Study Title:

Friendly Flora During Pregnancy Reduces the Risk for Gestational Diabetes

Study Abstract

The perinatal nutritional environment impacts upon the health and well-being of mother and child also in the long term. The aim of the present study was to determine the safety and efficacy of perinatal probiotic-supplemented dietary counselling by evaluating pregnancy outcome and fetal and infant growth during the 24 months' follow-up. Altogether, 256 women were randomised at their first trimester of pregnancy into a control and a dietary intervention group. The intervention group received intensive dietary counselling provided by a nutritionist and were further randomised, double-blind to receive probiotics (Lactobacillus rhamnosus GG and Bifidobacterium lactis Bb12; diet/probiotics) or placebo (diet/placebo). Firstly, probiotic intervention reduced the frequency of gestational diabetes mellitus (GDM), 13 % (diet/probiotics) v. 36 % (diet/placebo) and 34 % (control), P = 0.003. Secondly, the safety of this approach was attested by normal duration of pregnancies with no adverse events in mothers or children. No significant differences in prenatal or postnatal growth rates among the study groups were detected. Thirdly, distinctive effects of the two interventions were detected; probiotic intervention reduced the risk of GDM and dietary intervention diminished the risk of larger birth size in affected cases; P = 0.035 for birth weight and P = 0.028 for birth length. The results of the present study show that probiotic-supplemented perinatal dietary counselling could be a safe and cost-effective tool in addressing the metabolic epidemic. In view of the fact that birth size is a risk marker for later obesity, the present results are of significance for public health in demonstrating that this risk is modifiable.

From press release:

Combining probiotics with perinatal dietary counselling could help reduce the risk of diabetes in mothers and provide a “safe and cost-effective” tool in addressing obesity in children, according to a new study from Finland.

Published in the British Journal of Nutrition, the study found that probiotic-supplemented dietary counselling could help reduce the risk of diabetes during pregnancy, improve blood glucose control and improve child health.

“Taken together, long-term health benefits for mothers and children may be conferred by balanced maternal nutrition during pregnancy and lactation and by promoting the healthy gut microbiota in the mother and the child. The results of the present study add weight to the argument that the continuing burden of Western lifestyle diseases is modifiable,” write the researchers.

Methods

Initiated in 2002, the study included 256 women, who were randomized during their first trimester of pregnancy into a control and a dietary intervention group.

The women, none of whom had any chronic diseases, all received dietary counselling provided by welfare clinics according to a national program.

The intervention group received additionally intensive dietary counselling at every study visit provided by a nutritionist, the aim being a dietary intake complying with current recommendations, combined with conventional food products with favourable fat and fibre contents for use at home, said the researchers.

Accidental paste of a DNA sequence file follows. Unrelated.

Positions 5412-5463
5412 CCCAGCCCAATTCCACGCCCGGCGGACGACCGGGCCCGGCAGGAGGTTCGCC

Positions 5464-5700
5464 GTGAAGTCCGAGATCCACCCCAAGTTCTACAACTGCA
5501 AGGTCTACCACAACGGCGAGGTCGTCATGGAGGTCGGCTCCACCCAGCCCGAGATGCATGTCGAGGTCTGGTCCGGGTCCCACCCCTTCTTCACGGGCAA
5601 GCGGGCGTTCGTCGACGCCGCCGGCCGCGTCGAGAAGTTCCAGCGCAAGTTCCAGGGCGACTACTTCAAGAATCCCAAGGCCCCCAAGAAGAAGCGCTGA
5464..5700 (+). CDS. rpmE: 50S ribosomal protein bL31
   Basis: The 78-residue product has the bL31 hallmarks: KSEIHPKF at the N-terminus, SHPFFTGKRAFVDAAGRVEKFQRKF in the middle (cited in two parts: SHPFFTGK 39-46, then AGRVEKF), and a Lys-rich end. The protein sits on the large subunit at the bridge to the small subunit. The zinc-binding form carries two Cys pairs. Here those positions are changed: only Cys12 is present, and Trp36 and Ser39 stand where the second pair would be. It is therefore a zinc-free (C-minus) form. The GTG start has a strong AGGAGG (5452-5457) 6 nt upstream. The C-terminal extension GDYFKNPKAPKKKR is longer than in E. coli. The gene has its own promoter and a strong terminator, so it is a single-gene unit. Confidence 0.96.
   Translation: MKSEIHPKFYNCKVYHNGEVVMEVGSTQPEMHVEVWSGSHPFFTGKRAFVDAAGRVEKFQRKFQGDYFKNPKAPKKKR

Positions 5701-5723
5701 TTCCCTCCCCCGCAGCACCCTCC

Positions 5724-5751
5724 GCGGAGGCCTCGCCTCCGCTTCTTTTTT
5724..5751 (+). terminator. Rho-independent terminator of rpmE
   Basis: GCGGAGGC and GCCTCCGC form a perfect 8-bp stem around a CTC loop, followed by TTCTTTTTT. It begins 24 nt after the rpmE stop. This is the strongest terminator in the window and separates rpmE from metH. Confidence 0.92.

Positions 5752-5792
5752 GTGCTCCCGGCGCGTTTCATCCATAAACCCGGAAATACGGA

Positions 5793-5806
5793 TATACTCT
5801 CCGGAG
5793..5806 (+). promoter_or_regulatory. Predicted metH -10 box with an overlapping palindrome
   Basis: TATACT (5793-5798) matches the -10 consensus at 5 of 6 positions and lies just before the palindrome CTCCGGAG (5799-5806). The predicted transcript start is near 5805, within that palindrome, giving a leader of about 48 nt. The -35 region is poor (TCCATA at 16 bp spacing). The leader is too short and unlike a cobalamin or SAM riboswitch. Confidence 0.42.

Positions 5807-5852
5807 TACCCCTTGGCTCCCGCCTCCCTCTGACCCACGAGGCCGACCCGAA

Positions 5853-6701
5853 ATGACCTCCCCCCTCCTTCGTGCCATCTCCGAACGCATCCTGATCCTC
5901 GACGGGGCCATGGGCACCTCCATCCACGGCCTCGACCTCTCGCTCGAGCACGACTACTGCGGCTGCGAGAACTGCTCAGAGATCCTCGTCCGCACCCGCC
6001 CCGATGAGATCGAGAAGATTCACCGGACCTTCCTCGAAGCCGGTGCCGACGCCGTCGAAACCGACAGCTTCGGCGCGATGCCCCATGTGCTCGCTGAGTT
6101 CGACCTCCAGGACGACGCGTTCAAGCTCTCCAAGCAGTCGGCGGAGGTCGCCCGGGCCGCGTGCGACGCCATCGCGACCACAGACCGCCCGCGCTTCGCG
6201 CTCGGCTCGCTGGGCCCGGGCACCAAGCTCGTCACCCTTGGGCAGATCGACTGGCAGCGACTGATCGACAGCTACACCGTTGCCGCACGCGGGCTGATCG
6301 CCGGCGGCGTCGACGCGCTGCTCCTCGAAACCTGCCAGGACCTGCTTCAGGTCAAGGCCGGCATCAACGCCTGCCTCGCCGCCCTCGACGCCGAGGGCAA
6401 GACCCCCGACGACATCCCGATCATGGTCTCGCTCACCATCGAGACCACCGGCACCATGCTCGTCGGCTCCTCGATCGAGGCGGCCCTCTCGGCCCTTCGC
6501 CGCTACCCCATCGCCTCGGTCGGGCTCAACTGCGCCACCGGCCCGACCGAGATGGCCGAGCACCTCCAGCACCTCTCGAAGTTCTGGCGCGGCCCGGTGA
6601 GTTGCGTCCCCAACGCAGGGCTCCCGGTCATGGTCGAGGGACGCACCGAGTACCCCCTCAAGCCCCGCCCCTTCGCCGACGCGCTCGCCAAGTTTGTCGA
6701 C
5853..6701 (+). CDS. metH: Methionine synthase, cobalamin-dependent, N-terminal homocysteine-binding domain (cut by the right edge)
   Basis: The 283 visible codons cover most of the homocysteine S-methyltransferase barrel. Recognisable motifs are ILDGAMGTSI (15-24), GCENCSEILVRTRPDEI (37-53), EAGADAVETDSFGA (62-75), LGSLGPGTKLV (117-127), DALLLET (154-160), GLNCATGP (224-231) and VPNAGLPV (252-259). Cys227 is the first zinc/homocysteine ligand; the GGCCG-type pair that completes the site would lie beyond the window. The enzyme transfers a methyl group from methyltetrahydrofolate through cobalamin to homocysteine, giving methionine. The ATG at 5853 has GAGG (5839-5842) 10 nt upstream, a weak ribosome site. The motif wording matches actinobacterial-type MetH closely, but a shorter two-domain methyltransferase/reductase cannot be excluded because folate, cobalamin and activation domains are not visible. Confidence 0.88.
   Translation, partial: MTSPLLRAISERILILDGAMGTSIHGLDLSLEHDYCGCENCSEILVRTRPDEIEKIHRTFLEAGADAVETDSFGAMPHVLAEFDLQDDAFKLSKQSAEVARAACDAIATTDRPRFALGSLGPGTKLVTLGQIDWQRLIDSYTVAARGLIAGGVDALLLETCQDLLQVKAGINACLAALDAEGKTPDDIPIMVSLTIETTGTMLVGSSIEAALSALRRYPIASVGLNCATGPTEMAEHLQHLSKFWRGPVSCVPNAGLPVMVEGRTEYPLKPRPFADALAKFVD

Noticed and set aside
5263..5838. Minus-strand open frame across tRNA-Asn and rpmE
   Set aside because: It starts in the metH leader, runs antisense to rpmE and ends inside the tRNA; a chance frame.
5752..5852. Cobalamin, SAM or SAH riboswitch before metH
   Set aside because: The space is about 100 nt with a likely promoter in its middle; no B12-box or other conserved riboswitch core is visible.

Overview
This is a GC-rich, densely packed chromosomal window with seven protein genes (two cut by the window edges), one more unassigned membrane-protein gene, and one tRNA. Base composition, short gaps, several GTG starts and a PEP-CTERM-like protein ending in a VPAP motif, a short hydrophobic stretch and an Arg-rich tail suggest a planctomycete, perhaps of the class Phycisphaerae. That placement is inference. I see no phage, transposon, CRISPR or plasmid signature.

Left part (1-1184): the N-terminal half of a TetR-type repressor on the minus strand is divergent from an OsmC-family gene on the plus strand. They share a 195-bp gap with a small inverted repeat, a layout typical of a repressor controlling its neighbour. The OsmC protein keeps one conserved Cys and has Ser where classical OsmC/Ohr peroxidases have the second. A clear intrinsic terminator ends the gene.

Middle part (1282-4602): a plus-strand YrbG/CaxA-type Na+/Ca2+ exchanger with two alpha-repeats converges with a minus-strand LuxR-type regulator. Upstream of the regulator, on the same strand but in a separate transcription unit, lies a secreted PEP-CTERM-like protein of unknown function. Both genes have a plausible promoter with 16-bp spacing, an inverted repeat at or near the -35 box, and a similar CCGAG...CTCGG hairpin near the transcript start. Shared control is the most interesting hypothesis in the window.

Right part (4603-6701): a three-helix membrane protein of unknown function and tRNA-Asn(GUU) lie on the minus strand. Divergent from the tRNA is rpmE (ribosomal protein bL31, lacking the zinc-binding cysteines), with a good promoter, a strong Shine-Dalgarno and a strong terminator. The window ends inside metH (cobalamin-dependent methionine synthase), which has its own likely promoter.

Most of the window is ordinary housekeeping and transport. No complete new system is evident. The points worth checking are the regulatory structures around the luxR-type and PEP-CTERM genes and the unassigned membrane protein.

The intervention group was further randomised at baseline in a double-blind manner to receive either placebo capsules or probiotics (Lactobacillus rhamnosus GG supplied by Valio, and Bifidobacterium lactis Bb12 supplied by Chr. Hansen) at a dose of 1010 colony-forming units/d each.

The capsules were taken once per day, and the intervention period extended from the first trimester of pregnancy to the end of exclusive breast-feeding.

Results

The researchers evaluated pregnancy outcome and fetal and infant growth during the 24 months’ follow-up.

All pregnancies were of normal duration, and there were no adverse events noted in mothers or in children, which confirms the safety of this approach, said the researchers.

They noted that those women who had taken probiotics had a reduced frequency of gestational diabetes mellitus (GDM): 13 percent for the diet/probiotics group, compared to 36 percent for the diet/placebo group and 34 percent for the control group.
In addition, the dietary counselling during pregnancy reduced the risk of fetal overgrowth, which is thought to predispose to later obesity.

“Probiotic intervention reduced the risk of GDM and dietary intervention diminished the risk of larger birth size in affected cases,” wrote the researchers. “The results of the present study show that probiotic-supplemented perinatal dietary counselling could be a safe and cost-effective tool in addressing the metabolic epidemic. In view of the fact that birth size is a risk marker for later obesity, the present results are of significance for public health in demonstrating that this risk is modifiable.”

Study Information

Luoto R, Laitinen K, Nermes M, Isolauri E.
Impact of maternal probiotic-supplemented dietary counselling on pregnancy outcome and prenatal and postnatal growth: a double-blind, placebo-controlled study.
Br J Nutr.
2010 June
Department of Paediatrics, Turku University Hospital, Turku, Finland.

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